Don’t be fooled. The orange expanse, black piping, white spots that Mullerian mimicry isn’t quite deception, but one is not the other. They are both toxic; they patrol similar territory, each is striking in its own right. But the viceroy is not the monarch. There is the king, and there is the imitation thereof. Do not be fooled.
Super flyweight Roman “Chocolatito” Gonzalez won a lopsided decision WBC flyweight champion, “El Rey” Julio Cesar Martinez, at the Pechanga Arena in San Diego, California, Saturday. There is the king, and there is the imitation thereof. Do not be fooled.
That is what the extra two pounds Martinez brought to the scales Friday said. Martinez took the fight on six weeks’ notice, accepting that regicidal opportunity like any fighter worthy of his arrogance would. He won’t see another Gonzalez in his lifetime (and neither will you), so Martinez inked his chance to add a legend to his ledger. Those two extra pounds, the ones that pushed Martinez over the super flyweight threshold, revealed a fighter who was coming to win. His team knew the fight would go on so long as Martinez met the weight requirements of the California Atheltic Commission. Gonzalez wasn’t going to walk away, he wouldn’t even register those two pounds as a sleight.
The sardonic smirk at the weigh-in, Martinez owned it. There is no replacing Juan Francisco Estrada, who was supposed to face Gonzalez a third time this Saturday until Covid forced him out of the rubber match. But in his bearing, it was clear Martinez thought there was no replacing himself either.
When he got his chance to put hands on Gonzalez, he set about it with a malevolence befitting the opportunity. That comportment did little to alter his fortunes, alas, but not for lack of trying. Martinez waved Gonzalez in, shook his head defiantly, banged his gloves, urging Gonzalez to weave more leather into him. But these were futile histrionics, the viceroy’s camouflage. Martinez was pulped just the same. He survived his twelve rounds with Gonzalez, though, an accomplishment itself; and one he likely owes in part to those impertinent added pounds. Such is the chasm between good and great.
It takes two fighters to make a great fight. One of boxing’s truths, it’s confirmed by the iconic moments in our sport’s history: Ali–Frazier, Foreman–Lyle, Hagler–Hearns, Corrales–Castillo, Vazquez–Marquez. If exceptions establish rules, though, perhaps Gonzalez is one of these exceptions: a rare fighter who begets the exceptional on his own. Why might that be?
There is his style, of course. The boxer, with his ability to confound, diffuse, subdue, speaks to our vanity, our desire to control the world around us, and make that control explicit to all. But a boxer can take the fight out of fighting. The puncher strikes a more primal note, playing on the connection between our fears and our desire to be feared. But how many times has a puncher frustrated you for refusing to punch? The volume puncher, however, is a priori the most exciting. Even when ineffective, he is wedded to action (and only people who prefer fighters to fights find inactivity charming). The volume puncher is also the most vulnerable of the three, the one who imperils himself most often, who is least himself when his fitness falters. And vulnerability is a virtue when action takes precedence over outcome. But style alone is insufficient to explain the exception that is Chocolatito. Otherwise, Leo Santa Cruz would be a sacred name.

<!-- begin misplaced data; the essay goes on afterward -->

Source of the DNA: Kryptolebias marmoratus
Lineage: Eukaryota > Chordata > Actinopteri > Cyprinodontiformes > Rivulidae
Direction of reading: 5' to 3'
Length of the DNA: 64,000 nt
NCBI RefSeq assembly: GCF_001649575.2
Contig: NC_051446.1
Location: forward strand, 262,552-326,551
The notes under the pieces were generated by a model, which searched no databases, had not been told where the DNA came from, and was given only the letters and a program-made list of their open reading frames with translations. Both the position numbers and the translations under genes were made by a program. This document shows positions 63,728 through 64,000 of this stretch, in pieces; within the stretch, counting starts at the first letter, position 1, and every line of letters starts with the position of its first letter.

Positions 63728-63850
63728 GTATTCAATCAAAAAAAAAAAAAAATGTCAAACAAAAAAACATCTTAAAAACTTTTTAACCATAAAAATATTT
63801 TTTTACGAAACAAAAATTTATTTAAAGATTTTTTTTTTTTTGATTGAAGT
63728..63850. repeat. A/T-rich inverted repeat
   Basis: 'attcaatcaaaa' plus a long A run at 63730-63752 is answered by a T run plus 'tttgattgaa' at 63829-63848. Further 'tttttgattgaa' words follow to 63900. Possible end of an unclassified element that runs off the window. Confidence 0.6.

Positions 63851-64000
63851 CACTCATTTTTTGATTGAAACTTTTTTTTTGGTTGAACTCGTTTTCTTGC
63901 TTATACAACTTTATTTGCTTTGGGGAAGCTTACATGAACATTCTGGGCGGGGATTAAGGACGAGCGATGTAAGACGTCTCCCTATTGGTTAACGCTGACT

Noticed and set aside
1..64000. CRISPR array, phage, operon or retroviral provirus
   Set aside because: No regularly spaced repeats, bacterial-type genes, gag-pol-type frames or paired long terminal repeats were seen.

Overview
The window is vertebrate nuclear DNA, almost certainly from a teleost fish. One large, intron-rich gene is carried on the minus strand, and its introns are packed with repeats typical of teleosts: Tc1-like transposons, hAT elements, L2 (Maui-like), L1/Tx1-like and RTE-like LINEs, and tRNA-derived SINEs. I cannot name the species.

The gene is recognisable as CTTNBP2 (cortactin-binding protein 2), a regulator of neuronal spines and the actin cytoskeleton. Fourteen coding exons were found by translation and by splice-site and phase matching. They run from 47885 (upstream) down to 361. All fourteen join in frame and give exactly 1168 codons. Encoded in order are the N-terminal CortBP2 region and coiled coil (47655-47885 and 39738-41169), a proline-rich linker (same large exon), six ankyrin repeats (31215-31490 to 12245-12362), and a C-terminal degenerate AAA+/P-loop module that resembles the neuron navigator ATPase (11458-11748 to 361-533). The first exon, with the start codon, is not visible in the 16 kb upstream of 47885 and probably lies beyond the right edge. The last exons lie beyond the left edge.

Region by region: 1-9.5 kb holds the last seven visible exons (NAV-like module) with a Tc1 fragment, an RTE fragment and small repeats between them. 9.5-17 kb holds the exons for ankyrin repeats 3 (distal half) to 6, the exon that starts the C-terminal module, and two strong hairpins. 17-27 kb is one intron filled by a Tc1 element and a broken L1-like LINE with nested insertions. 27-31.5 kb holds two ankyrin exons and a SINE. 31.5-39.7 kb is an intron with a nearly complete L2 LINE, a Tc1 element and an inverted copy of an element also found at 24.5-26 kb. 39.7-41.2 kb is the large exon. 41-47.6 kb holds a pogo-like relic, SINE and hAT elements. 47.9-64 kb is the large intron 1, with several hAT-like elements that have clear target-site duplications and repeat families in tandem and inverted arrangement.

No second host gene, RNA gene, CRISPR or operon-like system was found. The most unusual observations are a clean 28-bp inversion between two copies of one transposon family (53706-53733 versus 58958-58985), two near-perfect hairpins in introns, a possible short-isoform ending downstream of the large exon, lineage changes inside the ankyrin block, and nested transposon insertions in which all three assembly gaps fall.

On the surface, matchmaking also seems relevant here. Gonzalez has been matched ambitiously for most of his career and dangerously of late, and even his overmatched opponents cannot still the percolating drama that attends each round. Opponents, however, can’t explain one-man spectacle.
“Beauty is not the goal of competitive sports, but high-level sports are a prime venue for the expression of human beauty.”—David Foster Wallace, Roger Federer as Religious Experience
So what is it? Perhaps it is that Gonzalez is beautiful. Beauty here is not quite a matter of technique, though a perfectly leveraged cross or calibrated sense of range is indeed beautiful. Gonzalez has both, but beauty here has more generally to do with the body in motion. Some fighters throw flashier combinations, but no one throws them like Gonzalez—no one else throws them endlessly. His misses seem insignificant, even strategic at times: Gonzalez knows that so long as he doubles and triples his couplets and triplets bodies will shatter, daylights dim.
(That he does consider violence in these violent terms is yet one more reason to appreciate him. And that too is unusual in a sport that idolizes the unhinged, the feral, the berserk. Gonzalez, meanwhile, is impossibly gracious.)
He seems to have a sublime understanding of his opponents’ bodies as well, such that their movements eventually intertwine with his. A fighter like Terence Crawford applies himself to an opponent, where Gonzalez is more intimate, coaxing, leading an opponent into something collegial and ruinous. All of this is an expression of human beauty, bodily beauty.
Yet even that may not reach the heart of the matter. If reading can, in the words of John Williams, provide “a kind of epiphany of knowing something through words that could not be put into words,” could Gonzalez provide something similar? An understanding of fighting that cannot be analyzed or reduced to movements, captured in highlights, isolated in gifs? “A top athlete’s beauty is next to impossible to describe directly,” Wallace continues in his celebration of Federer: it is something you have to speak around, he suggests, or establish by way of negation. In the case of Gonzales, maybe he’s right.
That beauty can be celebrated, though. And it should be.